Math rock, golden ratio, and technology – Simone Chen

I have to say that the show Yoshida Tatsuya-san put up was definitely overwhelming, and of course amazing. I was never the rock-type, ie. I wasn’t really interested in the rock genre, as I just found it simply too loud and harsh on my hearing. Not to say that last lecture’s performance changed my musical tastes, but at least I was reintroduced to rock (math rock specifically) once again.  At first I actually took the name of the genre “math rock” literally and thought the music was based upon mathematical equations or other math-related jargon. So I went into class thinking that I’d be exposed to some odd form of music. Turns out that math wasn’t as complex (not saying that it’s not hard because it is very difficult to play at such a fast pace and be precise at the same time) as I thought it would be in concept. According to Wikipedia (yes the modern “bible of information”), “Math rock is a style of noise rock music that emerged in the late 1980s. It is characterized by complex, atypical rhythmic structures, stop/start dynamics and angular, dissonant riffs.” So in other words it runs on rarer time signatures, such as “7/8”, “11/8”, et cetera.  Rather funny picture

Yes I’ve heard of the golden ratio and its relationship to the Fibonacci sequence (if you divide each number in the sequence by the number preceding it, it produces a ratio tends towards phi, ie. The golden ratio! As for why I have no idea, but once again there are many mysteries yet to be solved). I have heard about many examples of the golden spiral in nature, the most common being its presence in the sunflower seeds (for instance, how “the seeds form spirals, curving both to the left and right.” And if you count them there are 34 spirals going left and 55 spirals going right. These two numbers are neighbors in the Fibonacci sequence), and nautilus, however, I have never heard of a relationship between the golden spiral and embryo development. According to an online source “As the human embryo develops, it slowly unfolds itself in a pattern similar to the way the golden spiral unfolds itself as it spins farther and farther away from its center.   This pattern is present because the growth of the organism is proportional to the size of the organism.  This pattern is also known as the Logarithmic Spiral.” I do not know how reliable this source is, but if this information is true then the golden ratio is truly found everywhere (and not only in non-human phenomena in nature). Another interesting tidbit I found online was that the golden ratio may have even been incorporated into the iPod and possibly even the iPhone design (though I don’t see how that would increase sales). The following is an excerpt from“The iPhone has an amazing design. The front is occupied by a large 3.5-inch multi-touch screen rimmed with silver. The back is also silver, but there is a black stripe along the bottom. It looks kind of strange, but is certainly memorable….However, I think there is more to this black stripe than just trying to be different. It has to do with the golden ratio…. The iPhone is…. far too long to be a golden ratio rectangle…. [But it is] Pretty close to the golden ratio…. because the iPhone has rounded edges, it appears to be less high than it actually is, so, to the human eye, it actually does look exactly like a perfect golden ratio.Apple design is yet again triumphant: the iPhone miraculously manages to combined the best of both worlds: looking more like a traditional candy-bar phone while simultaneously maintaining an appealing golden ratio shape.”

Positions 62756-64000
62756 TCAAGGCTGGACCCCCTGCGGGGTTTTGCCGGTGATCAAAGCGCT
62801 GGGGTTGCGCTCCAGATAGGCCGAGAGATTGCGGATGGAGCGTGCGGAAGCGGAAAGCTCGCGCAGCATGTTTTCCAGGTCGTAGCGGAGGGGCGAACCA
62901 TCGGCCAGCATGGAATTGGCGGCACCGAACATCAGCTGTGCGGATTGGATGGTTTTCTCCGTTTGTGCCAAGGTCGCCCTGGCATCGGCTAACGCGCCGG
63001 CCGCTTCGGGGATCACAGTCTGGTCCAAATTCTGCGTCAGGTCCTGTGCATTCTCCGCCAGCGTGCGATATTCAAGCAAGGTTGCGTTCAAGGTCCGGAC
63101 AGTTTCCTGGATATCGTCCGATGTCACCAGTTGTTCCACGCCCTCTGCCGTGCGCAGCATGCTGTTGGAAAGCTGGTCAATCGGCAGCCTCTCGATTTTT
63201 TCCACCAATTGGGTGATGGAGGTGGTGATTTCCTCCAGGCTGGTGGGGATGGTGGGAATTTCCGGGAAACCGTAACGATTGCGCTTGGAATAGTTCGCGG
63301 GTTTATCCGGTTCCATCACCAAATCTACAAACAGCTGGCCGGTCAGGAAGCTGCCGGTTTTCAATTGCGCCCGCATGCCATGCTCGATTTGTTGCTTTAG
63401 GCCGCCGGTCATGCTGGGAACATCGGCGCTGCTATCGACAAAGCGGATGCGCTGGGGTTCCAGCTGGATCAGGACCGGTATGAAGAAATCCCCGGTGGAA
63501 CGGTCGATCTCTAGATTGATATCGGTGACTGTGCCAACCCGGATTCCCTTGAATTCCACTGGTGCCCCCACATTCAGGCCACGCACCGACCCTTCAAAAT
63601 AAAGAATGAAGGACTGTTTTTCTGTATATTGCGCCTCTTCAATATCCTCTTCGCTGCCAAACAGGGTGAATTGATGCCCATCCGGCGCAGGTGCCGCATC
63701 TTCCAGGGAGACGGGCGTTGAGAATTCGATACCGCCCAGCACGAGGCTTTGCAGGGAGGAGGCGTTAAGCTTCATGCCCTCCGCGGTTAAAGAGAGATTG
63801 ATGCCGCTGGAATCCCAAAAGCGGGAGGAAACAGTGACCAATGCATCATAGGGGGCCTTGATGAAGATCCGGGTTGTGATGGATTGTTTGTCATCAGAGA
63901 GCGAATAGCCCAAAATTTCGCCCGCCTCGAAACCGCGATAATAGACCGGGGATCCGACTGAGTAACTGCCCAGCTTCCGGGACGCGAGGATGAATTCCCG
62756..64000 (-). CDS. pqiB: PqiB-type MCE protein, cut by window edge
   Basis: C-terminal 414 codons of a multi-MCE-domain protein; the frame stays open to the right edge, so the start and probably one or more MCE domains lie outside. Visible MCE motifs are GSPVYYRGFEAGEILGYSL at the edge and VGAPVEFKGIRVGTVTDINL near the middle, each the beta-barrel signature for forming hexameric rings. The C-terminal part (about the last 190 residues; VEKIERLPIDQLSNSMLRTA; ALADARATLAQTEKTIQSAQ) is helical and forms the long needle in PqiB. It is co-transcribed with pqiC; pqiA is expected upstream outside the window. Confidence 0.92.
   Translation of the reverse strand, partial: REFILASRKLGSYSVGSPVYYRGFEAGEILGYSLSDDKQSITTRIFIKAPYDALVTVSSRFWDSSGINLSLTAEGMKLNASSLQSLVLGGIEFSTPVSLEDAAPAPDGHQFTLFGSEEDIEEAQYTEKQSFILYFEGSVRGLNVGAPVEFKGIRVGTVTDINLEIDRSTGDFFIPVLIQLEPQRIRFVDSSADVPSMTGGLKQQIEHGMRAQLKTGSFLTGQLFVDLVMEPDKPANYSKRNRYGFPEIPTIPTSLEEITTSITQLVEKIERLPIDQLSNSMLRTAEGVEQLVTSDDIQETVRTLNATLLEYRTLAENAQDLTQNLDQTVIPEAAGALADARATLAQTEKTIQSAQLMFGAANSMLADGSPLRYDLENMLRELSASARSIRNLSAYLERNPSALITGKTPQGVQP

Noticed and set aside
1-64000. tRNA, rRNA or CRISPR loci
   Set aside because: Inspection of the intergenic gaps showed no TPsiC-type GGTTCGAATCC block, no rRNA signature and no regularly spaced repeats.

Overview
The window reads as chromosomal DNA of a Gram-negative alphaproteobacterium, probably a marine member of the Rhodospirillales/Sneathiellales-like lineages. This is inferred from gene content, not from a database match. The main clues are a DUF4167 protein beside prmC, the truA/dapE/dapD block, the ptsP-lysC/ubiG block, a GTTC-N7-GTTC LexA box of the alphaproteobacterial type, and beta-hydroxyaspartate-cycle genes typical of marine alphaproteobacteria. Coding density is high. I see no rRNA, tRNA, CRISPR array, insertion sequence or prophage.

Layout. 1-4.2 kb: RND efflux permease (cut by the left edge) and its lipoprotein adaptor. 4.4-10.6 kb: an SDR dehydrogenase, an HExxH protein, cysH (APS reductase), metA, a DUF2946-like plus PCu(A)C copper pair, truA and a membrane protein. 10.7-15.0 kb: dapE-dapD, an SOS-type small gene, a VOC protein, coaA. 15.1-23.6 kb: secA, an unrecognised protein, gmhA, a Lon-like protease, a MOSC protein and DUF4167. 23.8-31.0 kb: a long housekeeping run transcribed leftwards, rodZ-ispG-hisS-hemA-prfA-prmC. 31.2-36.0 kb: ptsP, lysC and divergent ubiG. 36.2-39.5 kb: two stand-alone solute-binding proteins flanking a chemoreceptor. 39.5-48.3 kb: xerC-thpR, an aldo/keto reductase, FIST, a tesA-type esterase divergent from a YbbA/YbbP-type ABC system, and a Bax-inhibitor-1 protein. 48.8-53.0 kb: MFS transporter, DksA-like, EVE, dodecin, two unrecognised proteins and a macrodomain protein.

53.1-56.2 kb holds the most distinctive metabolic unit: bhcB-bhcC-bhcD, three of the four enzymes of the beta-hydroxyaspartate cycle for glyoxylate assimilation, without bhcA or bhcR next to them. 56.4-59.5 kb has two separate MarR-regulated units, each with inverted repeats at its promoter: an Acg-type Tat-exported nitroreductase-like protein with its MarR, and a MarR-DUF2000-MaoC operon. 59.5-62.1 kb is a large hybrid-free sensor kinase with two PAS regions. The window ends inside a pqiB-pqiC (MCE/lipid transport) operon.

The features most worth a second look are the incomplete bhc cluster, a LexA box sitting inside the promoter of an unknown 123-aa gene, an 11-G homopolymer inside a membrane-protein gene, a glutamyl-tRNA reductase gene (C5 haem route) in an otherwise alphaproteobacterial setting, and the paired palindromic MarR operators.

Although this sounds the ramblings of an “Apple” fanatic, I have to admit that the author’s speculation is rather interesting. 



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